Majority of our patients who were started on empirical therapy were on Cefuroxime drops (68.61%) and fortified gentamycin (83.5%). Other cephalosporins like ceftriaxone, ceftazidime were administered if culture/sensitivity showed them to be effective against the isolated organism and the empirical therapy was not helping. Fucidic acid ointment was administered in 27.12 % of patients to cover the sleeping time in some cases. Monotherapy with ofloxacin was started in 11.17% of cases. In a study  published in ophthalmology (no author listed),8 it was found that treatment with fortified gentamycin and cefuroxime showed equally good response when compared with ofloxcin drops and suggested monotherapy  is less toxic. In our study, monotherapy was less successful than dual therapy as many patients on monotherapy had to be switched over to dual therapy in the course of treatment. This probably is because of varying sensitivity patterns in the two areas tested. In a study by McLeod et al.9 dual therapy was found to be effective in treating most bacterial corneal ulcers. Gentamycin and second to third generation cephalosporin cover a broad spectrum of bacteria and thus was found to be successful as an empirical therapy. Fluoroquinolines (Oflox and Ciprofloxacin) are not so effective against streptococcal species and increasing resistance is noted of late to these antibiotics thus may not be a suitable drug to use in empirical therapy.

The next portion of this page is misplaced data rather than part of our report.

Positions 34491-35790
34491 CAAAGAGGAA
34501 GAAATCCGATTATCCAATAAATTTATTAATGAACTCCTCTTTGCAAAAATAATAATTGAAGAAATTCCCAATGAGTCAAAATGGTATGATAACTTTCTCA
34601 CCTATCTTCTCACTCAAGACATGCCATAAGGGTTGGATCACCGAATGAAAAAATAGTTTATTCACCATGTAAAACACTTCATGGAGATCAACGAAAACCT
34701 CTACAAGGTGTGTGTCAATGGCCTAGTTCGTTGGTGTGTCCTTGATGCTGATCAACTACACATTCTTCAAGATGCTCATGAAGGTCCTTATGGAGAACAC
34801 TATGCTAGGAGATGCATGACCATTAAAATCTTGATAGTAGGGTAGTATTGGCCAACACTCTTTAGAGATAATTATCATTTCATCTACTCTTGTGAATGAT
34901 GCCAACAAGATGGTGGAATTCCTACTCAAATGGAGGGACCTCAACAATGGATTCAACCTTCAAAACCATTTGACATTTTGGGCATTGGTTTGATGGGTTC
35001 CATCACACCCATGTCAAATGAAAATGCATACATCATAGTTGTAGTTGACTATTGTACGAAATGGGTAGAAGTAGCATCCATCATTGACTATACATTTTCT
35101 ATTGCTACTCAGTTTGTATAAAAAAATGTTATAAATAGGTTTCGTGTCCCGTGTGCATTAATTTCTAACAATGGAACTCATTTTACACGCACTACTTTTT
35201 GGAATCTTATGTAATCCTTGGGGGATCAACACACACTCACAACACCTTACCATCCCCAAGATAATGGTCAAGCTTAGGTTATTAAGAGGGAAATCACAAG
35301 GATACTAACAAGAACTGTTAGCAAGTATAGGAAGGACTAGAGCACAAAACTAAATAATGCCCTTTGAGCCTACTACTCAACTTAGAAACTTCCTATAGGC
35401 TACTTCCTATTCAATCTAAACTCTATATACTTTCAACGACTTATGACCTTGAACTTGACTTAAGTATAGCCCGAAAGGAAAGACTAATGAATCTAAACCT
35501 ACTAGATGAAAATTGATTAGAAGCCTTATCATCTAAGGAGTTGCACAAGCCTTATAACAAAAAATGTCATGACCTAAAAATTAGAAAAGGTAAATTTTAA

With the above therapy it was found that about 60% of patients required less than 3 weeks to recover while the rest took more time to recover. In one study (no authors listed),8 it was seen that 67.9% on dual therapy were cured within 14 days of treatment. The results between the two studies are nearly comparable.

Regarding length of hospitalization, it was found that 88% of the patients were discharged in less than 2 weeks of whom over 50% were discharged in 1 week indicating that patients were discharged much before their ulcers were healed thus reducing the cost of hospitalization.

Among the patients treated about 80% showed full recovery (69.14%) or improvement following the treatment while a few worsened (4.78%) and a few of them left against medical advise suggesting that our line of treatment was fairly acceptable. This is in conformity with a study by (no authors listed),8 wherein the cure occurred in more than 60% of the cases in the two groups on either dual/monotherapy.